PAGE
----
Springingtiger's Blog

Autism Awareness: Spasticus Autisticus

This is not the post I intended to put up today, but as I was looking through my old posts it caught my eye, particularly as I was just looking at a post about the language we use. I think what I am saying is that I will define myself, thankyou.

“Spasticus Autisticus” is the name of the song Ian Durie wrote as an anthem – a war cry for the disabled –for the UN Year of the Disabled. There is a wonderful scene in the film Sex, Drugs an Rock and roll. Where Durie played by Andy Serkis is arguing with the (able bodied) representative of The Spastic Society – Gooddess, that sounds so dated! – because the song is not getting played. The response is that some people find it offensive to which Durie replies that none of the disabled people he knows are offended. At this point it is made clear that it is offending the sensibilities of able-bodied supporters and Durie shouts back, “I didn’t write it for them!” Durie goes on to point out that the disabled,”don’t want sympathy we want respect”. Earlier in the film Durie is criticised for his inappropriate language, he says that he uses stereotypes because it saves time. Much of the film is a study of how limited and limiting stereotypes are even when the evidence reveals their emptiness.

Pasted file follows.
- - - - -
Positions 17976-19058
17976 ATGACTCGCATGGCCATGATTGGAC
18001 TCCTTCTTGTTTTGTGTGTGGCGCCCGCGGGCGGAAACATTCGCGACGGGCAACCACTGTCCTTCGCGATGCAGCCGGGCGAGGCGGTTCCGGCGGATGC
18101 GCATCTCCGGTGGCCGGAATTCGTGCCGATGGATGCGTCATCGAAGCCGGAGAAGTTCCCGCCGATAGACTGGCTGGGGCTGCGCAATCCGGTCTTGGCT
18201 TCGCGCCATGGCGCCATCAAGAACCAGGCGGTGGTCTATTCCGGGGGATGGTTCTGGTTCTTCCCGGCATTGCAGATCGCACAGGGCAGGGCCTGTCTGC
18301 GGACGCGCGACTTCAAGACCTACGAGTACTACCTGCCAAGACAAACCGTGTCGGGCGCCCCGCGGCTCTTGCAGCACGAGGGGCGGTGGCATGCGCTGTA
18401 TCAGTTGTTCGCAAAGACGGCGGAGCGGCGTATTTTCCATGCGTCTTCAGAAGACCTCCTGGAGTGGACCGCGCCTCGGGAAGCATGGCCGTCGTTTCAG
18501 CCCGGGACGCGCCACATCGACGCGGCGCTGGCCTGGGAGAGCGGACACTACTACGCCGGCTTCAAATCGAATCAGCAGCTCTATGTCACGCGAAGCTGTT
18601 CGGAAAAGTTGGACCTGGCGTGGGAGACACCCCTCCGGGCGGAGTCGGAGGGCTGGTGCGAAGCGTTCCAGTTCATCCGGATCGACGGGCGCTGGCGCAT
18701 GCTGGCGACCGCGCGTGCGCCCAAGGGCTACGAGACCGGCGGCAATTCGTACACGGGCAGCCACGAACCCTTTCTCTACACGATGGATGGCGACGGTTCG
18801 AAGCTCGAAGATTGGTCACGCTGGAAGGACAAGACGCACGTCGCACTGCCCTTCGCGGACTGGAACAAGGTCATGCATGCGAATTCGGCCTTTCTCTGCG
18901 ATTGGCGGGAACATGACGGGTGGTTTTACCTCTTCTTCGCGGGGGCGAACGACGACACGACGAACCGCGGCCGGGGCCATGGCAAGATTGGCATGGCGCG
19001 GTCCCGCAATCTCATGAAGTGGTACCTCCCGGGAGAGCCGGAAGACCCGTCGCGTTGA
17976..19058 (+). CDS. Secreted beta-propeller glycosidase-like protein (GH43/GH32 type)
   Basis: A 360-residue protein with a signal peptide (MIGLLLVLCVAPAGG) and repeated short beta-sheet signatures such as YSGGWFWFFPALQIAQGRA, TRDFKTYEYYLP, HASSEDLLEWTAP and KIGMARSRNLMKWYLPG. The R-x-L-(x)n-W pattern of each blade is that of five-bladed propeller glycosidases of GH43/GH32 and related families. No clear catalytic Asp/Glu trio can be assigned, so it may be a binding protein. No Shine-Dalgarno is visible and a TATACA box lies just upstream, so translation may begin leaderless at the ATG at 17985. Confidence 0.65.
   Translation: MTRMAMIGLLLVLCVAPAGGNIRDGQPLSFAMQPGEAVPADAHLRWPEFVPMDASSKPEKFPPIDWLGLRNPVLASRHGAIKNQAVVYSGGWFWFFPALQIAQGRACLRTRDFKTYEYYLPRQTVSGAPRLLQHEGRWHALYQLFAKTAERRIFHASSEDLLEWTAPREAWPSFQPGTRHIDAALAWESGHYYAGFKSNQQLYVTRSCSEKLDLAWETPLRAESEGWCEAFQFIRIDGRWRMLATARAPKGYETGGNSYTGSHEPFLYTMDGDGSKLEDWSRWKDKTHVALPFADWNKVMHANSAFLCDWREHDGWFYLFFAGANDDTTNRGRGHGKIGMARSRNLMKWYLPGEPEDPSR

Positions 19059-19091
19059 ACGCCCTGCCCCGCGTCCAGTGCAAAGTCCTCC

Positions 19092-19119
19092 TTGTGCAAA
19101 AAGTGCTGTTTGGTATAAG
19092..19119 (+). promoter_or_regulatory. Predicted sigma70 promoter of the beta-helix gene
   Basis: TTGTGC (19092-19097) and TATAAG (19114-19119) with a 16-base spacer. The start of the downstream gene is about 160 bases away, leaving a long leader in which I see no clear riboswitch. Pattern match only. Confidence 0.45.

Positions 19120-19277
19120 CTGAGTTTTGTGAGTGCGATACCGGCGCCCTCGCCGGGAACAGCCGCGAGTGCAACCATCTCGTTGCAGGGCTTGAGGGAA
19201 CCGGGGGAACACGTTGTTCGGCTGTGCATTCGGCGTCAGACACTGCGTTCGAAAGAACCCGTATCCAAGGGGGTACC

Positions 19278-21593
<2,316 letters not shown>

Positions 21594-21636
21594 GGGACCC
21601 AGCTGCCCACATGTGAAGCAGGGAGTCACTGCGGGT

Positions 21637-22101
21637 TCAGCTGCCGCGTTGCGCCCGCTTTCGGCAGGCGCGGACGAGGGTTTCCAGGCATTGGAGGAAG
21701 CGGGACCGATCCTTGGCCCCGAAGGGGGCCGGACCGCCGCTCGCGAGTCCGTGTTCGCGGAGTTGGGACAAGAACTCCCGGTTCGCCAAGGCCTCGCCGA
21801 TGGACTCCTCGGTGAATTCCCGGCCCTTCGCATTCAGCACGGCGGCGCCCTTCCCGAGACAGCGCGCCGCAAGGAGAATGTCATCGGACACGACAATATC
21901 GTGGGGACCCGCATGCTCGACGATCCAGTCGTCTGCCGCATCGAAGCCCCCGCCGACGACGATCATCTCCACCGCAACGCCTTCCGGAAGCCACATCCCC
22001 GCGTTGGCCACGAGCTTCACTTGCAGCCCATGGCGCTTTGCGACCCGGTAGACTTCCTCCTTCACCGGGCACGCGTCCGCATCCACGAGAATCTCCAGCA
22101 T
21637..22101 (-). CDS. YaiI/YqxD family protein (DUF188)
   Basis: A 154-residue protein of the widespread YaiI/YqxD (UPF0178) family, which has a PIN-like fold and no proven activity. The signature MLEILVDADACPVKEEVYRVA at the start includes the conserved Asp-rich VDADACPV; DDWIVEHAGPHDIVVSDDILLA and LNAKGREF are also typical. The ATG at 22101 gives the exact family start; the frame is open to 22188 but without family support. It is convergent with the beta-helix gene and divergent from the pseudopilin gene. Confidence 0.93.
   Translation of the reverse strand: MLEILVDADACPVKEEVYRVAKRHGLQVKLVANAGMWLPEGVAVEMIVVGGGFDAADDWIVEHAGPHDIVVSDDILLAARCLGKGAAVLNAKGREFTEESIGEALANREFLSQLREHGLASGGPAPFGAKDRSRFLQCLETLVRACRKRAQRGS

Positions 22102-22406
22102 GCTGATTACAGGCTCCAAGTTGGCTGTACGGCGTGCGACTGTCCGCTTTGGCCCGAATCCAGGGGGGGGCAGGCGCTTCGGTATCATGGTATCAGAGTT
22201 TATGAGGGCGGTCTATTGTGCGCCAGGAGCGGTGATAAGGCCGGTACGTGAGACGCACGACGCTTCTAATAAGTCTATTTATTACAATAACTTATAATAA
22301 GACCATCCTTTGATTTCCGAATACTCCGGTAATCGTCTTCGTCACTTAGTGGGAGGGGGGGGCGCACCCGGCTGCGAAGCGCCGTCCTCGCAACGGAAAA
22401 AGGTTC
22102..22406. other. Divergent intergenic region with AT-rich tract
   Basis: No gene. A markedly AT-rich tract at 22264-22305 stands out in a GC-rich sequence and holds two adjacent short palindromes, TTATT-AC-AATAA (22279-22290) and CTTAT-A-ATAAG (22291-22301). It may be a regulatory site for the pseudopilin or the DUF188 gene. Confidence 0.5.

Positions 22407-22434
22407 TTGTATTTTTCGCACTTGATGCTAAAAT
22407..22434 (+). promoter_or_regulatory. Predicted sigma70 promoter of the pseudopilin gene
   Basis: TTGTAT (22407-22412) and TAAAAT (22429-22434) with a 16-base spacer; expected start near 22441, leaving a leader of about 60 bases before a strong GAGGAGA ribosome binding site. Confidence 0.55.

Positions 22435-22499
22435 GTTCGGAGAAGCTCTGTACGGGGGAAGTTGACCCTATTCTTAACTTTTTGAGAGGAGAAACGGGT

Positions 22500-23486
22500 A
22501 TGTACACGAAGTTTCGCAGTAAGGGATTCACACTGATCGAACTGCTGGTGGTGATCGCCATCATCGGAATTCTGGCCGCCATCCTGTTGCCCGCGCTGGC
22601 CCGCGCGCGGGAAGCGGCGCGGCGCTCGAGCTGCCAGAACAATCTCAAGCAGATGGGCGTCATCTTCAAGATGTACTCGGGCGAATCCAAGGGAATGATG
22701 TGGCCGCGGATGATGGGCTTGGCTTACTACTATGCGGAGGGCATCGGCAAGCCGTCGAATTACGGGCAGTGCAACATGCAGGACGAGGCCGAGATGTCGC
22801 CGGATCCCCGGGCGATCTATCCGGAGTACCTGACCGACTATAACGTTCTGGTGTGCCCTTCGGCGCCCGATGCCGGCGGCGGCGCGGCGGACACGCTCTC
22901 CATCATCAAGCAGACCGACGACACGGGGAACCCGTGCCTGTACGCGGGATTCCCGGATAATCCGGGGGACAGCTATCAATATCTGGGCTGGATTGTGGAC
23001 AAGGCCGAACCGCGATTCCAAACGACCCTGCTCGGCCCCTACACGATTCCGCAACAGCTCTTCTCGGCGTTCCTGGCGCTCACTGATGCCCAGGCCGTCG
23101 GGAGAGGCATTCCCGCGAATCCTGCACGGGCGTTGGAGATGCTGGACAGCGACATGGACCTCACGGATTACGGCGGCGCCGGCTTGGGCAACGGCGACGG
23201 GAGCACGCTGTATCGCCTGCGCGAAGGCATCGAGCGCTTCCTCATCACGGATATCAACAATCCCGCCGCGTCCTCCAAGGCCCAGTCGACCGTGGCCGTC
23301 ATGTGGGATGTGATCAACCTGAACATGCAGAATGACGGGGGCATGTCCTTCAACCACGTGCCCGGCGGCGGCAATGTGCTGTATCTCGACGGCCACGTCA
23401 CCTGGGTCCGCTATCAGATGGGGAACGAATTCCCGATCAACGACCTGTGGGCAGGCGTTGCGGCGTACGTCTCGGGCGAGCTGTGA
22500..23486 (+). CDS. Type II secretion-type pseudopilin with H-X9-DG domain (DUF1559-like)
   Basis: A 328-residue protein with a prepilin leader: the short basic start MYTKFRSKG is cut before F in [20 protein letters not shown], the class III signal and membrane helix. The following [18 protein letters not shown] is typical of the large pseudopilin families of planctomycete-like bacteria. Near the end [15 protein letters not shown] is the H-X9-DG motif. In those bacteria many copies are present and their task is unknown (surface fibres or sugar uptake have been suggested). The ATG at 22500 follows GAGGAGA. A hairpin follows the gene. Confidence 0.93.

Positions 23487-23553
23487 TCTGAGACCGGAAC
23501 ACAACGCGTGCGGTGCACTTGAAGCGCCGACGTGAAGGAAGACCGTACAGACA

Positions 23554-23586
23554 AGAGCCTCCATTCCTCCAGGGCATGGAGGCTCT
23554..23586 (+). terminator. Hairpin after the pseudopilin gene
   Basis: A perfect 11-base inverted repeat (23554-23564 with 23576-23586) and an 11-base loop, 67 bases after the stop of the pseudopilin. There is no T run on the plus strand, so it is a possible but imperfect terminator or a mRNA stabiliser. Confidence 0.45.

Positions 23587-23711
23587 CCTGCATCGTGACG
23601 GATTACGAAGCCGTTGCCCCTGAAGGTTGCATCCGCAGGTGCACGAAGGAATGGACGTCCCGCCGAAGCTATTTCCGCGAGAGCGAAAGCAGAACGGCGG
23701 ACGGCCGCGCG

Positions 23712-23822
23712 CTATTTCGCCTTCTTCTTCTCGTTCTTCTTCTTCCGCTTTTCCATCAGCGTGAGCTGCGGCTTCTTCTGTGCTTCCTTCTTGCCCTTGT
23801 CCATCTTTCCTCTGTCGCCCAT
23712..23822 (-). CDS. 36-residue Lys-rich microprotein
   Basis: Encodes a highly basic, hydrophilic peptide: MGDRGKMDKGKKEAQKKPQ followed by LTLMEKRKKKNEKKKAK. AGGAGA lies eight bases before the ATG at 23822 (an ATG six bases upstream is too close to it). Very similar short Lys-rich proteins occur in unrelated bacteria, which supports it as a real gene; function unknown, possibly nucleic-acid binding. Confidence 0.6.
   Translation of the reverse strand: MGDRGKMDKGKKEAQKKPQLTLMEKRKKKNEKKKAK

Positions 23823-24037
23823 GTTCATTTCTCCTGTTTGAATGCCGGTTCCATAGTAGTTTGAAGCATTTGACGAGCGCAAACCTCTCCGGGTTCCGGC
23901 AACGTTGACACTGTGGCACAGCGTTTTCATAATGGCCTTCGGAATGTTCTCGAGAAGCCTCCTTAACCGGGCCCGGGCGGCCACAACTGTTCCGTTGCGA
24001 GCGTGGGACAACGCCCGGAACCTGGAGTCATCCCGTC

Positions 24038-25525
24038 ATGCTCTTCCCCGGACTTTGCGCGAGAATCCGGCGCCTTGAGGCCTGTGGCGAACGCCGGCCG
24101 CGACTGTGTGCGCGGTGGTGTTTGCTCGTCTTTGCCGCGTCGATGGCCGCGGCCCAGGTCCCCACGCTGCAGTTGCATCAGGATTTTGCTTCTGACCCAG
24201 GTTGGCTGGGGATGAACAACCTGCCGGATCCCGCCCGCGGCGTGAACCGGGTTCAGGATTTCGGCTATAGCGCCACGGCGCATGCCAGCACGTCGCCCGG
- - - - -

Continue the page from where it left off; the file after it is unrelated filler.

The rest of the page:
There is no stereotype that can cover the autism spectrum so the proposal to remove some diagnostic labels and have a catch-all diagnosis of “Autism Spectrum Disorder” or whatever the form of words ends up being will cause stereotypical problems. Just now there is a stereotype of autistic people as being silent and graceful whereas those with asperger’s syndrome ain’t. We may not be able to walk a straight line but we will tell you how many degrees we are off, how we calculated it, how we might also have calculated it, how historically it would have been calculated and how improvements in computational technology will change how we do the calculations. Pretty soon you will wish we were silent and graceful. There are good reasons not to divide the people on the spectrum but these labels also help to give definition to the elements of the spectrum. A spectrum is multi-coloured not beige. Perhaps there should be name changes but for whom are these changes being made? They may help carers claim benefits and services, they may be convenient for the psychiatrists, we don’t really enter into consideration. I look at warring groups of parents, advocates, therapists and researchers each stridently attacking anyone who disagrees with their viewpoint. Perhaps people should start by realising they can’t see into the minds of other people, they don’t know what we are thinking and feeling – I don’t know what I’m thinking and feeling most of the time – we are human. We are not chess pieces, we are not puppets. We may not want to be cured, we are who we are. Nowadays it is generally considered offensive to talk about people in wheelchairs in the third person – “does he take sugar?” – the same goes for us. If I can’t answer your question I can ask my wife but I prefer you ask me first. Still it is good that so many people care regardless of their points of view there is lots of hope plenty of “Reasons to be Cheerful”.

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